It was last Sunday’s flurry of goals at Goodison Park that will have the fans purring in anticipation, however, after Martinez’s side dismantled struggling Sunderland 6-2 – a hattrick from Arouna Koné amongst the highlights in a game where Everton really showcased their attacking potential.

“They are going to be challenging to finish in the top five”

– Roberto Martinez

Martinez knows, however, that Sunday’s trip will far from be a walk in the park, as he paid the London club a high compliment in suggesting that they are a “top five side.” Speaking about the Hammers’ strong results – and great performances – this season, Martinez described Bilić’s side as “very impressive” suggesting that the Toffees would definitely have to prepare properly and “make sure we’re ready” for the game this weekend.

Martinez is not wrong in his assessment. West Ham’s season has already included wins over Manchester City,  Arsenal, Chelsea and Liverpool – and the Hammers have lost just three games all campaign. Bilić’s impact has been instantaneous and they are a threat for any team – despite their poor record in fixtures against Everton.

The Toffees will take heart in Watford’s 2-0 win over West Ham last weekend – a result that ended a seven-match unbeaten run for Bilić’s side – and will be encouraged by the fact that West Ham haven’t won a game in this fixture for the last 14 encounters.

With both teams pushing for the Europa League places – West Ham sitting fifth, just below Tottenham Hotspur on goal difference, and Everton just four points adrift in ninth – three points for either side would be a big boost to their chances. Expect a lively, competitive affair when the teams come out on Saturday afternoon.

Squad news

For West Ham and Bilić, they will have to take to the field without James Collins, after his red card in the defeat to Watford last weekend left him suspended. Pedro Obiang and Diafra Sako are also doubts – both with thigh problems – but Winston Reid could return after his spell on the substitutes bench, while Alex Song is also thought to be almost back to full match fitnress.

The visitors have issues of their own, with captain Phil Jagiela still out with a knee injury – a problem that could keep him sidelined for two months. Replacement Ramiro Funes Mori looks set to continue in his place. Steven Pienaar and Tony Hibbert will not play a part in the game, and Bryan Oviedo has a hamstring issue, but Muhammed Besic, Tom Cleverley and Leighton Baines have all been in training this week.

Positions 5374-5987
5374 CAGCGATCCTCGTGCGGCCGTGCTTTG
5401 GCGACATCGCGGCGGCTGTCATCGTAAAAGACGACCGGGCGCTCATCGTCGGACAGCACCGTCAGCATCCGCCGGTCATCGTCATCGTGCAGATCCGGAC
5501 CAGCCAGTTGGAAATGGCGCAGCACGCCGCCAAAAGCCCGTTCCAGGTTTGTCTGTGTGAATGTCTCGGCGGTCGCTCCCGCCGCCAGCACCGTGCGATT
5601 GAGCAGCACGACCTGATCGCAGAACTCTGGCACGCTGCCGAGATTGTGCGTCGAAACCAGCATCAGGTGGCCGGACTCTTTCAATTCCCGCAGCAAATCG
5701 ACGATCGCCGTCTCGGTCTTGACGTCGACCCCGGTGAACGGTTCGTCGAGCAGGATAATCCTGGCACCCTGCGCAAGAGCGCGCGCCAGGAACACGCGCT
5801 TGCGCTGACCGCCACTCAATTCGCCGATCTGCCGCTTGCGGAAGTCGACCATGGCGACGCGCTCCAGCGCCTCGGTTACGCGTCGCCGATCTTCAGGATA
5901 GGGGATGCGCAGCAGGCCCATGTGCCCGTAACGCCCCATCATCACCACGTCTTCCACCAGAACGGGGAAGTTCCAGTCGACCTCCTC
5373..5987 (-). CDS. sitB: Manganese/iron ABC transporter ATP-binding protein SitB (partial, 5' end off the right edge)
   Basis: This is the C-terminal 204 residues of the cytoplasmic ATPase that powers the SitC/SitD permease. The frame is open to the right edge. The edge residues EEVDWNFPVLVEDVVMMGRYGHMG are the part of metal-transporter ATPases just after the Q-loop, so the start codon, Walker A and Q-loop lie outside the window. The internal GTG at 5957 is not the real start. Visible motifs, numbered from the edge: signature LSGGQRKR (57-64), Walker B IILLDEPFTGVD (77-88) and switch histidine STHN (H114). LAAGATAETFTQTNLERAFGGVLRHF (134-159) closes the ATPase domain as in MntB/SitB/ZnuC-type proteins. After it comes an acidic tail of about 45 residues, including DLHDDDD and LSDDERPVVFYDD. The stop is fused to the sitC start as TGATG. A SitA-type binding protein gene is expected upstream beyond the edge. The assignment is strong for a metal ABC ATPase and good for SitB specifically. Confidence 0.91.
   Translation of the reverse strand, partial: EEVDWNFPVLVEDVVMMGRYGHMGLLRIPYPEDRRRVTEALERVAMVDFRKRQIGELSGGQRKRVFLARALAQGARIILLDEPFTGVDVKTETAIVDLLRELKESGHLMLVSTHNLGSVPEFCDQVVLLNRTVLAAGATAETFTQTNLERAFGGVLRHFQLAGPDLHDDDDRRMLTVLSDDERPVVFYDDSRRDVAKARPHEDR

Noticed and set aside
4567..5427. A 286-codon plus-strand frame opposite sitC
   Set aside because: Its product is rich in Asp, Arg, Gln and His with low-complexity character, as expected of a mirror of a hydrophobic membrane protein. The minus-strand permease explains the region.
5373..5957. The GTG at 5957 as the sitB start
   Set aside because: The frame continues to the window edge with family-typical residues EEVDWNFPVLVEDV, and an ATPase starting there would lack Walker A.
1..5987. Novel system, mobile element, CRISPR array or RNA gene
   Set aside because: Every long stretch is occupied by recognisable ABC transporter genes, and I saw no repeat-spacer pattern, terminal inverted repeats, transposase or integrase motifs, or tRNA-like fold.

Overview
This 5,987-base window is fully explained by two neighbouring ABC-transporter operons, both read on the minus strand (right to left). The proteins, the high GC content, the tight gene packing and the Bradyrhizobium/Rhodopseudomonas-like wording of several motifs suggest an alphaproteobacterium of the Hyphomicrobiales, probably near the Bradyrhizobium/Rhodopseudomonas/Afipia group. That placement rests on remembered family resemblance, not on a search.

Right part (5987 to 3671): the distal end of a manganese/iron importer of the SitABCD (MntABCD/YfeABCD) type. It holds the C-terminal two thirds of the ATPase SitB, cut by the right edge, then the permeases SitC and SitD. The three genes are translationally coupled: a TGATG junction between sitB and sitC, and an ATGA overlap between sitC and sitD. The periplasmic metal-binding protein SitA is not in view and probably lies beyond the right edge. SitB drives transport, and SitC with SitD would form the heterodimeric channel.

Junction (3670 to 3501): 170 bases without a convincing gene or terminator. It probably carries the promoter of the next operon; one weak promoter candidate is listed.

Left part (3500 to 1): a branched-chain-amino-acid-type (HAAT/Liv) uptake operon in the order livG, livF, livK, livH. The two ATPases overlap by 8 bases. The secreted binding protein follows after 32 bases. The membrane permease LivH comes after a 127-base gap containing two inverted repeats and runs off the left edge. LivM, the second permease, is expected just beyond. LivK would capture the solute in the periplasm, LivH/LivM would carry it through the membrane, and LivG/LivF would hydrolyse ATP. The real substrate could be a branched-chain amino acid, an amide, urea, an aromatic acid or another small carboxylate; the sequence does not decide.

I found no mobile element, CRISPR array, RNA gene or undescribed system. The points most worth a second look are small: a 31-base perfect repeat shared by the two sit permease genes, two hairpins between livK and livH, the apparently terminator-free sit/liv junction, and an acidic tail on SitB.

The Sense of an Ending by Julian Barnes

“That was another one of our fears: that Life wouldn’t turn out to be like Literature.”

13536315(2)I get the impression that Julian Barnes is a bit of a Marmite writer, but safe to say I am decidedly in the camp that rates The Sense of an Ending highly. It’s just a slip of a novel – a novella, really – at 150 or so pages, but Barnes still manages to pack in a carefully constructed, emotional tale of love and loss.

In the book, we follow a group of kids at boarding school, and the introduction of a new member to their little clique: Adrian Finn. Barnes explores all the playful little jokes, intrigues and conversations that inevitably make up childhood and school life – but with plenty of clever philosophising to boot.

Finn is markedly different from his classmates, that much we are assured by our admittedly unreliable narrator Toby Webster – one of the group of friends. Webster discusses Adrian’s superior intelligence, his penchant for discussing the bigger questions, and as the group leave school and move on in their respective lives, there is already an undeniable tension lurking in the narrative.

Barnes’ novel—winner of the Man Booker prize in 2011 – reminded me often of Hanya Yanagihara’s A Little Life. Not only because of similar themes of people drifting apart, friendship and loss, but also the idea of how we never really know anyone at all – even those closest to us. Our minds work in mysterious ways, and sometimes this understanding is impossible to grasp from an outside perspective.

The Sense of an Ending has beautiful prose and is endlessly quotable. It captures your attention and holds it, just as the mysteries are steadily unravelled and the questions answered. Yet, perhaps inevitably, the ending lets it down. The “twist”, as it were, seems a little off, and ultimately at odds with some of the other characters’ reactions. Sadly, it left me a little cold after the intrigue that had come before.

Often laugh-out-loud funny at times, Barnes’ novel is still definitely worth the read. His carefully formed sentences have you asking questions that you know full well won’t be answered until the end, so you read breathlessly on in search of answers. The Sense of an Ending must have done something right, because it ultimately left me wanting to read more of Barnes’ work. I therefore await his 2016 release – The Noise of Time – with baited breath. With him you never quite know what you will get.